Coupling Through Emergent Conservation Laws (Part 1)

joint post with Jonathan Lorand, Blake Pollard, and Maru Sarazola

In the cell, chemical reactions are often ‘coupled’ so that reactions that release energy drive reactions that are biologically useful but involve an increase in energy. But how, exactly, does coupling work?

Much is known about this question, but the literature is also full of vague explanations and oversimplifications. Coupling cannot occur in equilibrium; it arises in open systems, where the concentrations of certain chemicals are held out of equilibrium due to flows in and out. One might thus suspect that the simplest mathematical treatment of this phenomenon would involve non-equilibrium steady states of open systems. However, Bazhin has shown that some crucial aspects of coupling arise in an even simpler framework:

• Nicolai Bazhin, The essence of ATP coupling, ISRN Biochemistry 2012 (2012), article 827604.

He considers ‘quasi-equilibrium’ states, where fast reactions have come into equilibrium and slow ones are neglected. He shows that coupling occurs already in this simple approximation.

In this series of blog articles we’ll do two things. First, we’ll review Bazhin’s work in a way that readers with no training in biology or chemistry should be able to follow. (But if you get stuck, ask questions!) Second, we’ll explain a fact that seems to have received insufficient attention: in many cases, coupling relies on emergent conservation laws.

Conservation laws are important throughout science. Besides those that are built into the fabric of physics, such as conservation of energy and momentum, there are also many ’emergent’ conservation laws that hold approximately in certain circumstances. Often these arise when processes that change a given quantity happen very slowly. For example, the most common isotope of uranium decays into lead with a half-life of about 4 billion years—but for the purposes of chemical experiments in the laboratory, it is useful to treat the amount of uranium as a conserved quantity.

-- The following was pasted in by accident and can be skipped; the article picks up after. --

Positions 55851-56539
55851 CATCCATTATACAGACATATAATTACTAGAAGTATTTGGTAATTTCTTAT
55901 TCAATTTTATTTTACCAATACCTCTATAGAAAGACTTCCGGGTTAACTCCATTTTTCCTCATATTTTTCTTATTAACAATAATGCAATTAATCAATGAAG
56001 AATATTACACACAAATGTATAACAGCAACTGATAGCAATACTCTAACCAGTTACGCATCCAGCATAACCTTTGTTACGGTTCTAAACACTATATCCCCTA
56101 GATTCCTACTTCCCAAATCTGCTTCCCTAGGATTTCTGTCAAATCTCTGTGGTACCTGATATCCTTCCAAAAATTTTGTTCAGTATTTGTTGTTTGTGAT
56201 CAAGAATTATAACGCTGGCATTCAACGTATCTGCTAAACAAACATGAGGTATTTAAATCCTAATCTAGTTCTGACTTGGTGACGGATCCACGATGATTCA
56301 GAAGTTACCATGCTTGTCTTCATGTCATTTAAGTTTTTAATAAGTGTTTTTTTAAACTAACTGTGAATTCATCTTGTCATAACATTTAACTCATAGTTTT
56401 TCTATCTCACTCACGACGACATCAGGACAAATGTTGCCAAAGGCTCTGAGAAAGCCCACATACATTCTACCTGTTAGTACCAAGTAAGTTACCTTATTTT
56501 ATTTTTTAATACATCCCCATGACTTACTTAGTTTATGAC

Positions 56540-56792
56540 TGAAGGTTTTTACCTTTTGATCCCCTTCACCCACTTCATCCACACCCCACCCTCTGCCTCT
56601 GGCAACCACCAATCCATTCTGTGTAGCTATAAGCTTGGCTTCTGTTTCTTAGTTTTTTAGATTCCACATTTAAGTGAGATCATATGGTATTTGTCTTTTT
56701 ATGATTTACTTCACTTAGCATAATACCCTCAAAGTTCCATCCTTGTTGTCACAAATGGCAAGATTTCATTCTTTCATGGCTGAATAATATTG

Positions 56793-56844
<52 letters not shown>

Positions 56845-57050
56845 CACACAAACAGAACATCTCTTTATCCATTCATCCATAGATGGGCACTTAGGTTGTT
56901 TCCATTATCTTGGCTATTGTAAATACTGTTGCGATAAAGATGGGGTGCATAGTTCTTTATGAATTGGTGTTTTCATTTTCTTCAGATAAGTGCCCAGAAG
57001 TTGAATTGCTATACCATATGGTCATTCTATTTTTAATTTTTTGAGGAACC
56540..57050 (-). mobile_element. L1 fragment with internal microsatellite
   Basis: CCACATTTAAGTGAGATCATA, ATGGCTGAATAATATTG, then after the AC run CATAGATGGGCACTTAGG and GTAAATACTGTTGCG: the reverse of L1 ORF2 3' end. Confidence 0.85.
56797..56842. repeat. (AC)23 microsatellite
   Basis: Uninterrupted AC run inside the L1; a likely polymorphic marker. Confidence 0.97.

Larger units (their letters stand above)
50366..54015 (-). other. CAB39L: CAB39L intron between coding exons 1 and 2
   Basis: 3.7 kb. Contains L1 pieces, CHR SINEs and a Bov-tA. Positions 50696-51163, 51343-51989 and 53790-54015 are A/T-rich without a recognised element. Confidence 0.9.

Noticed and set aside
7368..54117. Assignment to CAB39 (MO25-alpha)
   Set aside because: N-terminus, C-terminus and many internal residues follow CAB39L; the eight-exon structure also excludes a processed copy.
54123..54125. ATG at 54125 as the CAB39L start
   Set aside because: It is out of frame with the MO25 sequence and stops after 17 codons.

The emergent conservation laws involved in biochemical coupling are of a different nature. Instead of making the processes that violate these laws happen more slowly, the cell uses enzymes to make other processes happen more quickly. At the time scales relevant to cellular metabolism, the fast processes dominate, while slowly changing quantities are effectively conserved. By a suitable choice of these emergent conserved quantities, the cell ensures that certain reactions that release energy can only occur when other ‘desired’ reactions occur. To be sure, this is only approximately true, on sufficiently short time scales. But this approximation is enlightening!

Following Bazhin, our main example involves ATP hydrolysis. We consider this following schema for a whole family of reactions:

\begin{array}{ccc}  \mathrm{X} + \mathrm{ATP}  & \longleftrightarrow & \mathrm{ADP} + \mathrm{XP}_{\mathrm{i}} \qquad (1) \\  \mathrm{XP}_{\mathrm{i}} + \mathrm{Y}  & \longleftrightarrow &    \mathrm{XY} + \mathrm{P}_{\mathrm{i}} \,\;\;\;\;\qquad (2)  \end{array}